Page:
Best all purpose bino size

COlineman78

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I currently have cheap 10x42 Nikons and am thinking about upgrading to some Viper HDs, but am debating between staying with 10x42 or going up to 10x50 or 12x50. I would like to have a single all-purpose bino that is great off hand for counting points at 100 yards or picking apart a hillside off a tripod 2000 yards away. Anyone with experience with multiple sizes with some insight. I run my binos in a AGC CUB, so I don't think additional bulk will bother me much.
 

warrior80

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Jun 24, 2014
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Layton, UT
I currently have cheap 10x42 Nikons and am thinking about upgrading to some Viper HDs, but am debating between staying with 10x42 or going up to 10x50 or 12x50. I would like to have a single all-purpose bino that is great off hand for counting points at 100 yards or picking apart a hillside off a tripod 2000 yards away. Anyone with experience with multiple sizes with some insight. I run my binos in a AGC CUB, so I don't think additional bulk will bother me much.
I changed from 10x42 to 10x50 and I like the 50 better. They are definitely brighter. I have also tried 12x50 and they are nice too. I think the 10x50 is a nice size and gives you the largest exit pupil. But I am no optics expert. I just liked looking through the larger objective glass better.

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Molon Labe

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10x42 are the best all around for me. I don't really see the advantage in going to a 50mm bell because most people don't have an exit eye over 4.2 anyway. So that 5mm exit eye that you get from 10x50s isn't really that important.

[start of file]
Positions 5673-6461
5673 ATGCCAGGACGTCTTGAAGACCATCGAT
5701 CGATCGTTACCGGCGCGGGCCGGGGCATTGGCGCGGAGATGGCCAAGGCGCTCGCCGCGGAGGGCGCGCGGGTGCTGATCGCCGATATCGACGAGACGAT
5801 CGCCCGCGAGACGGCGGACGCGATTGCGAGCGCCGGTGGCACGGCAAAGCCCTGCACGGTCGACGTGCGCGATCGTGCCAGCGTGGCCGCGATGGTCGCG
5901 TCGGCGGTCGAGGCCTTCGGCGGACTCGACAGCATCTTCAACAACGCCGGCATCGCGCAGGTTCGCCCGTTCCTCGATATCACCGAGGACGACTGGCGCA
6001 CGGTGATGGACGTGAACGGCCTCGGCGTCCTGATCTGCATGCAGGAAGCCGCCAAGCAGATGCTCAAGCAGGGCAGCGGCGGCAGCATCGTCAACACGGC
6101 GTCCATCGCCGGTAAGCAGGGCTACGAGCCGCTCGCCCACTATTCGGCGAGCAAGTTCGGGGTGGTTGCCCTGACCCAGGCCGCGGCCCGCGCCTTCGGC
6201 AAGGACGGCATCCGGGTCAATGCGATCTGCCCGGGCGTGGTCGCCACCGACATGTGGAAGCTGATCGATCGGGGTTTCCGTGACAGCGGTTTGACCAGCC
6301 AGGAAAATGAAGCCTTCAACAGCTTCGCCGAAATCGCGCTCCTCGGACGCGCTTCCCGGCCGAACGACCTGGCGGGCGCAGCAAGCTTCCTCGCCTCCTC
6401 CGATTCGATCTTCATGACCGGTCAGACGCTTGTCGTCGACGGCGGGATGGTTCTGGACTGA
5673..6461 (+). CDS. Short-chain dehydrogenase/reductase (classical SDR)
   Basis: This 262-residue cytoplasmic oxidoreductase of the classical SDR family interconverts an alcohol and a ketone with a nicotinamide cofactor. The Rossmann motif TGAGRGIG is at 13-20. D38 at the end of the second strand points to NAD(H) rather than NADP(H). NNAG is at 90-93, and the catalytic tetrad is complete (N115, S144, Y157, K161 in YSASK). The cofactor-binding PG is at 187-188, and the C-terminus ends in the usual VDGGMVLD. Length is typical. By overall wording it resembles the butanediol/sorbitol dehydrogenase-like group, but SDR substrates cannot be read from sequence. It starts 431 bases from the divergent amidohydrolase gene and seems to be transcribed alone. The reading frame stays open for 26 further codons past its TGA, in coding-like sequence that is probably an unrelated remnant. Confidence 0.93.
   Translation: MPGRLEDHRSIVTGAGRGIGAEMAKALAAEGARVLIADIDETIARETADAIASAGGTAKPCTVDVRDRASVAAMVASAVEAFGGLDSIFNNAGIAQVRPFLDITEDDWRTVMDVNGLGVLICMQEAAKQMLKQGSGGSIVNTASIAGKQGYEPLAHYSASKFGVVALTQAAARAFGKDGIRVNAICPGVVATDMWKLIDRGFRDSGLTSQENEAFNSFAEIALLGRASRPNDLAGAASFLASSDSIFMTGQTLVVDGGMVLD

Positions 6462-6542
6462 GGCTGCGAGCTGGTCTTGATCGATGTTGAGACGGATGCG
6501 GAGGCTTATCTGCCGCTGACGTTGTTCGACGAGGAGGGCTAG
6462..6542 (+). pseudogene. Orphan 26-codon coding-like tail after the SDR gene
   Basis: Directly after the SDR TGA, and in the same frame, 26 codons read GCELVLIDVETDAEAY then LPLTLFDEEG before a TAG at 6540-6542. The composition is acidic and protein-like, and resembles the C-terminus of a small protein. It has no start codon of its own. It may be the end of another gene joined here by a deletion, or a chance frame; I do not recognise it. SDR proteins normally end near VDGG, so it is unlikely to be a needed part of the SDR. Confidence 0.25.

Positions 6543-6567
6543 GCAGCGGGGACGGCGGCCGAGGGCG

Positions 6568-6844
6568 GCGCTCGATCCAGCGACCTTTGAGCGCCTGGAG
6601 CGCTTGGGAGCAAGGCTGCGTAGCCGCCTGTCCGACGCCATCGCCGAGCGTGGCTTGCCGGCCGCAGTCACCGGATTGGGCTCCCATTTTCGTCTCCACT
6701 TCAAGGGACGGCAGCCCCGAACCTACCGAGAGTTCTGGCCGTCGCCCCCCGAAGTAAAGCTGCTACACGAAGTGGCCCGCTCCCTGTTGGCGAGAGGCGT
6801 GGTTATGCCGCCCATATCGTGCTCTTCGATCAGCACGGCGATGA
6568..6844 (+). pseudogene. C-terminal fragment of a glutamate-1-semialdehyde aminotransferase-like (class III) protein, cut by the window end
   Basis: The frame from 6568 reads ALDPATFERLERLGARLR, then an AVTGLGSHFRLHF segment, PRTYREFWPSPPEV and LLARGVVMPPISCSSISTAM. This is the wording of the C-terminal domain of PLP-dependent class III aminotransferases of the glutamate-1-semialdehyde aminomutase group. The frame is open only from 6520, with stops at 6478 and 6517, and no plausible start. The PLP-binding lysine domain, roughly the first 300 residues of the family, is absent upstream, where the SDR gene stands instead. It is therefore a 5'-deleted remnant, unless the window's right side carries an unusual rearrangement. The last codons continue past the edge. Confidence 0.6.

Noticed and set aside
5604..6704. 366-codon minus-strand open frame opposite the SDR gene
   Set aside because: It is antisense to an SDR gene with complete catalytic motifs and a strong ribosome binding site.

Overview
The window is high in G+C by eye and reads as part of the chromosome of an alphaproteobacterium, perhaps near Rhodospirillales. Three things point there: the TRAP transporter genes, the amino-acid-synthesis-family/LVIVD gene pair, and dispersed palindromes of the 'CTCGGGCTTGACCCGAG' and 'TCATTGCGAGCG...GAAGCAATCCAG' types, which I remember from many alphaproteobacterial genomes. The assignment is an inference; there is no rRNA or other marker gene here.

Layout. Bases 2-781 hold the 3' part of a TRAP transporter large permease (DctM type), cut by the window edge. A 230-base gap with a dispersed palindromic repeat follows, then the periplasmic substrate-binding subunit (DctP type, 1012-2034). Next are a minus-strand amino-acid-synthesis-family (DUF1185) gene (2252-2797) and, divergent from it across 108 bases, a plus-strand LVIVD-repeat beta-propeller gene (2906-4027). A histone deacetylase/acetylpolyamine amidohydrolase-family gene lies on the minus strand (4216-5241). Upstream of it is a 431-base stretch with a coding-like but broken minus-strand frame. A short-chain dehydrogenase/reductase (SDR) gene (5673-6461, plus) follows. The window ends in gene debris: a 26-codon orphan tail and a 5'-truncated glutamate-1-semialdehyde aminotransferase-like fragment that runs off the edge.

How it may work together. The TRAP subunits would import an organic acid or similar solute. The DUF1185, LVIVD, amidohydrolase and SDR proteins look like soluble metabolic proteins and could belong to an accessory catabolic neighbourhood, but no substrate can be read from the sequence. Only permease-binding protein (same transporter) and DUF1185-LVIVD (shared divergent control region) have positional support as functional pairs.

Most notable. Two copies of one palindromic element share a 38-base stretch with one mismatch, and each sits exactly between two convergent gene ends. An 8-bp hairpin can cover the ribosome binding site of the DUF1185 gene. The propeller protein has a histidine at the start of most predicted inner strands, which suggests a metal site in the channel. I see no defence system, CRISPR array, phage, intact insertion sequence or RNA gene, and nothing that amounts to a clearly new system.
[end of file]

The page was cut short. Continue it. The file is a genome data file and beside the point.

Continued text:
Beendare

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A consnsus on "best".. I know I'm not the only one snickering on that question

I have 8x, 10x and 15's.... each have their place. If i could only have one ( heaven forbid!) probably the 10's
 

5MilesBack

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Best all-around would be 10's IMO. But something along the lines of some Swaro 12's would be pretty sweet as well. I wouldn't do anything more than 10's in any of the lesser brands.
 

wind gypsy

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I wouldn't want more than 10s for hand held glassing. At the viper price point I'd look into the Nikon monarch 7s too.
 

Brian Fahs

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Feb 25, 2014
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Swaro or leica 10x if you can only have one......
Good glass is like Pringle potato chips to me. CAN'T have just one!
Make sure you get a descent tripod and mount. game changer for sure.
 

missjordan

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Missoula, MT
10x42s, I second the Nikon Monarchs as well for another option to check out as well


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elkguide

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I "need" multiple binoculars but if I were to be left with just one, no question.......... 10X42 Swarovskis.

In a lesser glass, the distortion and light dispersal would make me lean towards 8X